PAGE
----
- Nigeria’s Security Situation Remains Sensitive – Shell
Global oil and gas giant, Royal Dutch Shell, has said the security situation in Nigeria, where it is the largest oil producer, remains sensitive.
The oil major, which announced its fourth quarter 2017 results on its website on Thursday, stated this while giving its outlook for the first quarter of this year.
It said its total production in Nigeria increased to 170,000 barrels of oil equivalent per day in the fourth quarter of 2017 from 159,000 boepd, 165,000 boepd and 141,000 boepd in the third, second and first quarters, respectively.
The company’s production in Nigeria fell to as low as 105,000 boepd in the third quarter of 2016 amid a resurgence of militant attacks in the Niger Delta.
Profits at Shell more than doubled in the fourth quarter of last year, as the recovery in oil prices coupled with cost cuts after a three-year downturn fuelled resurgence in profitability. Its earnings on a current cost of supplies basis were $4.3bn, compared with $1.8bn in the same period of 2016.
Its liquids production available for sale in Nigeria stood at 53,000 bpd in the fourth quarter, compared to 32,000 bpd in the same period of 2016.
The oil major’s natural gas production available for sale in Nigeria increased to 677 million standard cubic feet per day from 616 million scfpd in the third quarter.
On its outlook for the first quarter of this year, Shell said, “Compared with the first quarter of 2017, upstream earnings are expected to be negatively impacted by a reduction of some 270,000 boepd associated with completed divestments, and positively impacted by some 40,000 boepd associated with lower maintenance activities.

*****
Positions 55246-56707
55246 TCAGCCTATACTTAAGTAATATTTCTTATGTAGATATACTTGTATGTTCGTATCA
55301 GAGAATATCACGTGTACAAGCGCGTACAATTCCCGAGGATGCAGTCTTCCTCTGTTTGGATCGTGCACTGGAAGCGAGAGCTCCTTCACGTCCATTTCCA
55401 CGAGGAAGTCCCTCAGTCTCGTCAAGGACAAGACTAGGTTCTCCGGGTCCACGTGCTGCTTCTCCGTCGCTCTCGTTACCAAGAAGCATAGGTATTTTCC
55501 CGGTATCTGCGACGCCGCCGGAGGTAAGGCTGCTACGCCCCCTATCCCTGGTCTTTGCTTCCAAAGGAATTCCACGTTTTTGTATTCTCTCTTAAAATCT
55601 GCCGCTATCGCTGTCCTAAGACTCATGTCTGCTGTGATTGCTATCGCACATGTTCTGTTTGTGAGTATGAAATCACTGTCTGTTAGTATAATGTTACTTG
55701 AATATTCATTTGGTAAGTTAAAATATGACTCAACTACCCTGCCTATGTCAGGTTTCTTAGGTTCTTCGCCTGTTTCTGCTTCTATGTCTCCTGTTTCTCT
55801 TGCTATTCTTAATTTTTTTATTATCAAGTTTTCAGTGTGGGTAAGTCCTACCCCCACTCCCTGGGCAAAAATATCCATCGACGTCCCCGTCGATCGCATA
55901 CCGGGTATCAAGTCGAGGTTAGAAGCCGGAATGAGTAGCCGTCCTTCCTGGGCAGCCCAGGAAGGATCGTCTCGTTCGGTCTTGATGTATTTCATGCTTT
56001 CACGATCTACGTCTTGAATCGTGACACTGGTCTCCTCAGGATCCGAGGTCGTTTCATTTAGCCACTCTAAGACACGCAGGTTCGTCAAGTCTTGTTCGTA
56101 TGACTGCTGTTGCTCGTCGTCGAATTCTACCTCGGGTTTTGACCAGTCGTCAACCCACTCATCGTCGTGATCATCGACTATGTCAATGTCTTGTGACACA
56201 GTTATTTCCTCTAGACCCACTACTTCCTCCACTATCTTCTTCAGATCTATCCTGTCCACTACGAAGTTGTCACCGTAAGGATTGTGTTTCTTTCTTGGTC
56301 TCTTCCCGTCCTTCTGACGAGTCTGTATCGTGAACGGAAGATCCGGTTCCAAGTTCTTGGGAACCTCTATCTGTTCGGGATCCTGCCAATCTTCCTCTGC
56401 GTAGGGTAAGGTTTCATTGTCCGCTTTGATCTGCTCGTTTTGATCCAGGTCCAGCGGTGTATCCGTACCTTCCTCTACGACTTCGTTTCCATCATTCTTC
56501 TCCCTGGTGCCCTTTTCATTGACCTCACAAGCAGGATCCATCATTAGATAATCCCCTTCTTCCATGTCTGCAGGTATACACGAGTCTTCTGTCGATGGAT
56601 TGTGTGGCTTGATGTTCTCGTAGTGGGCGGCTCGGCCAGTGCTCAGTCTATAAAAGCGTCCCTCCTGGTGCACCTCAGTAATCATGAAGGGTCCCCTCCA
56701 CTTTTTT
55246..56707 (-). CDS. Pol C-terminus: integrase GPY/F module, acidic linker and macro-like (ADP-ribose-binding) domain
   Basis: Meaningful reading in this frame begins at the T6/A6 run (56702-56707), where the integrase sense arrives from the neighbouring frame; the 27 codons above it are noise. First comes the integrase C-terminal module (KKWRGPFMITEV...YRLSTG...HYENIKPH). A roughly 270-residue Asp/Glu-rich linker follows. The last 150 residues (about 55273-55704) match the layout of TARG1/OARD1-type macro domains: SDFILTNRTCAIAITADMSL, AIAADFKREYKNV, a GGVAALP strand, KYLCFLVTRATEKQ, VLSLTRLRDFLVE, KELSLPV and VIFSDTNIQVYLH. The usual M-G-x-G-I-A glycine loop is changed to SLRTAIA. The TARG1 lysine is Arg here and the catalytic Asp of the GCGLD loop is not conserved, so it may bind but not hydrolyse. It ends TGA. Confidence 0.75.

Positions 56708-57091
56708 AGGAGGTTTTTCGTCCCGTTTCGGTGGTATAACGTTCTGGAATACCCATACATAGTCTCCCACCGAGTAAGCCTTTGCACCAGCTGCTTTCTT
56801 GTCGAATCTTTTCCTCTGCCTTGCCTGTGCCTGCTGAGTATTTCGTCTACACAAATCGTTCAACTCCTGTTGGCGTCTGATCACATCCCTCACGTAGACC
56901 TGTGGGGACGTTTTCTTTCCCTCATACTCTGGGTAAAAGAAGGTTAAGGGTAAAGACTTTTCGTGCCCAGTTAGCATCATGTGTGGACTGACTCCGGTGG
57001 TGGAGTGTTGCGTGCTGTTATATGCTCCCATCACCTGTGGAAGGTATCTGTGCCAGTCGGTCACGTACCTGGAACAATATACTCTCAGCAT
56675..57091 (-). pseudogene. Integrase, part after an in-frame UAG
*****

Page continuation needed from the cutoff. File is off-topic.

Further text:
“Earnings are expected to be positively impacted by 40,000 boepd associated with restored production in Nigeria; however, the security situation remains sensitive.”
After a year of ceasefire, militants under the aegis of the Niger Delta Avengers in January this year, threatened to attack some offshore oil and gas facilities in the oil-rich region in a few days’ time.
Fuel Scarcity: NUPENG to Commence Strike on Monday
Lagosians Should Brace for Fuel Scarcity as NUPENG Embarks on Strike
Nigerians should brace for fuel scarcity as the national leadership of the Nigeria Union of Petroleum and Natural Gas (NUPENG) directed all petroleum tanker drivers to withdraw their services from Lagos State starting from Monday, 10 August 2020.
In a statement released by NUPENG on Friday, the union said the directive followed the failure of various authorities in Lagos State to address three major issues that had impacted the operations of petroleum tanker drivers in the state for several months.
The statement signed by the National President, Williams Akporeha and the General Secretary, Olawale Afolabi, NUPENG and titled title ‘NUPENG leadership directs withdrawal of services by petroleum tanker drivers in Lagos State with effect from Monday, August 10, 2020,’ noted that members of the union are frustrated and pained by the barrage of challenges faced while carrying out their activities in Lagos State.
NUPENG said, “The entire rank and file members of the union are deeply pained, frustrated and agonised by the barrage of these challenges being consistently faced by petroleum tanker drivers in Lagos State and are left with no other option but to direct the withdrawal of their services in Lagos State until the Lagos State Government and other relevant stakeholders address these critical challenges.
“It is sad and disheartening to note here that we had made several appeals and reports to the Lagos State Government and the Presidential Task Force for the decongestion of Apapa on these challenges but all to no avail.”
NUPENG listed the major challenges faced by petroleum tanker drivers in Lagos State as extortion and harassment by various security agents and, area boys’ (miscreants).
“This menace must stop and the leadership of these security operatives in Lagos State must go all out to call their men to order with immediate effect.”